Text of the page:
In similar vein, CBRE's head of research for Singapore and South-east Asia, Desmond Sim, said: "Office rents are projected to maintain an upward trajectory over the next two to three years, albeit at a more measured pace compared with the early part of the rental recovery cycle." He predicts a 9.3 per cent rise in CBRE's average monthly Grade A Core CBD rental value next year to S$11.80 psf, following the 14.9 per cent hike this year. Last year, the increase was 3.3 per cent.

This pattern is mirrored in Colliers International's CBD Grade A office rents. The firm's head of research for Singapore, Tricia Song, is forecasting an 8 to 10 per cent rise for 2019, following hikes of 14.8 per cent this year and 2.3 per cent last year.

Based on Urban Redevelopment Authority's data, the islandwide net office demand, measured by the change in occupied space, in the first nine months of this year amounted to 1.43 million sq ft, slightly more than twice the 645,835 sq ft for the whole of 2017. This was partly due to big tenants moving into the Marina One development and UIC Building; both were completed last year. Continued expansion by coworking operators has also helped with the strong net absorption this year.

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Colliers' Ms Song estimates the full-year 2018 islandwide net office demand at about 1.6 million sq ft.

For next year, she expects the figure to ease to about 900,000 sq ft - amid a slowdown in office completions to about 600,000 sq ft, from 1.8 million sq ft in 2018 and 2.7 million sq ft in 2017.

URA's islandwide office vacancy rate has eased to 12 per cent as at end-September 2018 from the recent high of 13.3 per cent in Q3 2017.

Ms Tay of JLL expects demand for Grade A CBD offices to remain broad-based in 2019, with flexible space operators remaining keen to expand their real estate footprint to grow market share.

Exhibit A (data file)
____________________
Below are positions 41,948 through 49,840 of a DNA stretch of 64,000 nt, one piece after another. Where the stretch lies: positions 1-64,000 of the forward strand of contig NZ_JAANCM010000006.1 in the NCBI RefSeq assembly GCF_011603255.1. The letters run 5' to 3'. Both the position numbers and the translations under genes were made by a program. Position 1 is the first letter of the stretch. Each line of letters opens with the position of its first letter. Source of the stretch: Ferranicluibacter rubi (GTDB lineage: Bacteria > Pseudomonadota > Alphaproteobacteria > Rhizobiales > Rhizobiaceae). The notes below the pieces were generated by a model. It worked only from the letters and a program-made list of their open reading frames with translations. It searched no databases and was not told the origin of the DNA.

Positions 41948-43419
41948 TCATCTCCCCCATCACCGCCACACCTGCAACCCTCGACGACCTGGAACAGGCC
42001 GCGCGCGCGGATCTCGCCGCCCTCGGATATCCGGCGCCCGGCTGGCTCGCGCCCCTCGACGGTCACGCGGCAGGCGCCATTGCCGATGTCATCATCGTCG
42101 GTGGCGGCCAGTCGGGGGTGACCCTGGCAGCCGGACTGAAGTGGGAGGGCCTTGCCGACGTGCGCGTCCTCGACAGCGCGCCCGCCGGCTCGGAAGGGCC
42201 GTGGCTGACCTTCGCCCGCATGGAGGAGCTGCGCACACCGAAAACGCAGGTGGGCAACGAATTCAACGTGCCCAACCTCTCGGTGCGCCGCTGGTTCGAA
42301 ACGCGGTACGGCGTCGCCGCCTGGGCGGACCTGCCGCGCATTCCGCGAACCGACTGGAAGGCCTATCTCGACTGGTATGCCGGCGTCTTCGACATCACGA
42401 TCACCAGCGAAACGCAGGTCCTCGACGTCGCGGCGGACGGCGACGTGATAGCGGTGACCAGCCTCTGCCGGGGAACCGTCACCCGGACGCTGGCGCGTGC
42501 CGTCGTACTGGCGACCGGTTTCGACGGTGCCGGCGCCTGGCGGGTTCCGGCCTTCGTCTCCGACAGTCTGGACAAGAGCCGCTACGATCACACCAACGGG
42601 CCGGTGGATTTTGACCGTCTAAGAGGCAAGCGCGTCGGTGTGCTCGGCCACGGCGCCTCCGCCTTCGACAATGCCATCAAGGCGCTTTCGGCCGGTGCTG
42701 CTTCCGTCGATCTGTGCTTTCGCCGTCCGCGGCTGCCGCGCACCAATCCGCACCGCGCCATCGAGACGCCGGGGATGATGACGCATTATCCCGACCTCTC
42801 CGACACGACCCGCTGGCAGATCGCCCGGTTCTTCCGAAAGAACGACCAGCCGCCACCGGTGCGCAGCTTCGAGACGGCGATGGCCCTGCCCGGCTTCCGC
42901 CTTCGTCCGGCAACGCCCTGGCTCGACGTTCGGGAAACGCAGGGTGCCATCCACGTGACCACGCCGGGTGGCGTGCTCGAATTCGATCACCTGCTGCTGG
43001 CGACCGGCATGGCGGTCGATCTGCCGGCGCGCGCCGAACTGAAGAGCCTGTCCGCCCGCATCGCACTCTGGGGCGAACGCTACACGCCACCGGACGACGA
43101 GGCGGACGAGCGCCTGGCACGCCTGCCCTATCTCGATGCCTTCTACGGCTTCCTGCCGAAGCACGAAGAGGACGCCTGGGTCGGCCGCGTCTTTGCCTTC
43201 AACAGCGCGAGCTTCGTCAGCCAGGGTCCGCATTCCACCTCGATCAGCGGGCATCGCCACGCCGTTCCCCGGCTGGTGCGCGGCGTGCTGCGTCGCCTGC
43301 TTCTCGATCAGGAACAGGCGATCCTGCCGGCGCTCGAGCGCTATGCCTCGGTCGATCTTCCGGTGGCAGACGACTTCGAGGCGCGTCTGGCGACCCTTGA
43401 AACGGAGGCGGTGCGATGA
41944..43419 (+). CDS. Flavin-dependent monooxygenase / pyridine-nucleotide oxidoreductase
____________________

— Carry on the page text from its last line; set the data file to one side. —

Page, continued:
Agreeing, CBRE's Mr Sim said: "With new co-working facilities growing larger and larger, there has been a distinct shift in focus by co-working players towards larger enterprises to fill up their spaces." (He also noted that that most major landlords have either invested in a co-working operator or created their own co-working brand.)

Cushman and Wakefield's senior director of research, Christine Li, is hopeful that leasing demand from tech companies may increase next year, noting among other things that companies in the ride-hailing segment are seeking to expand their presence in Singapore.

JLL Singapore's head of leasing, Chris Archibold, too expects the tech sector to continue to drive demand across office and business park space in 2019 .

Agreeing, Colliers' head of office services, Duncan White, said: "The government's continued push for tech, innovation and R&D, and varied sectorial growth will help to feed the growth in the market."

Pointing to another potential office demand driver, Cushman & Wakefield's Ms Li said: "Constant rate hikes by the US Fed has improved the profit margins of financial firms, which is likely to lead to increased demand for space".

CBRE's Mr Sim notes that should the US-China trade tensions deteriorate, that could have an overall negative impact on businesses' expansion and investment plans. The silver lining from this could be if some manufacturers shift production to South-east Asia. "Singapore could benefit indirectly if their (regional) head offices are set up here," said Mr Sim.

Property consultants also highlighted that Singapore premium office rents are competitive. Said Mr Archibold of JLL : "According to our 'Premium Office Rent Tracker', Singapore sits as far down as 13th in the list of global cities from a cost perspective. Therefore current office rents should not be an impediment to demand.

"The key is always business expansion and the business environment that Singapore provides for the expanding industries to encourage them to grow here."

Among the trends in the office leasing market which consultants envisage is a move towards greater flexibility in lease structures and terms accorded by landlords to accommodate tenants' growth and fluctuating space needs.

Colliers' Mr White expects to see more activity within the "Flex and Core" leasing model, which combines traditional office leases with short-term lease tenures in flexible workspace centres.

Ms Tay of JLL predicts that the combination of rising rents and tight supply for Grade A office space in the CBD may drive more companies to explore the option of maintaining a smaller city presence and locate the rest of the business operations outside the CBD. "This should bode well for the government's decentralisation strategy."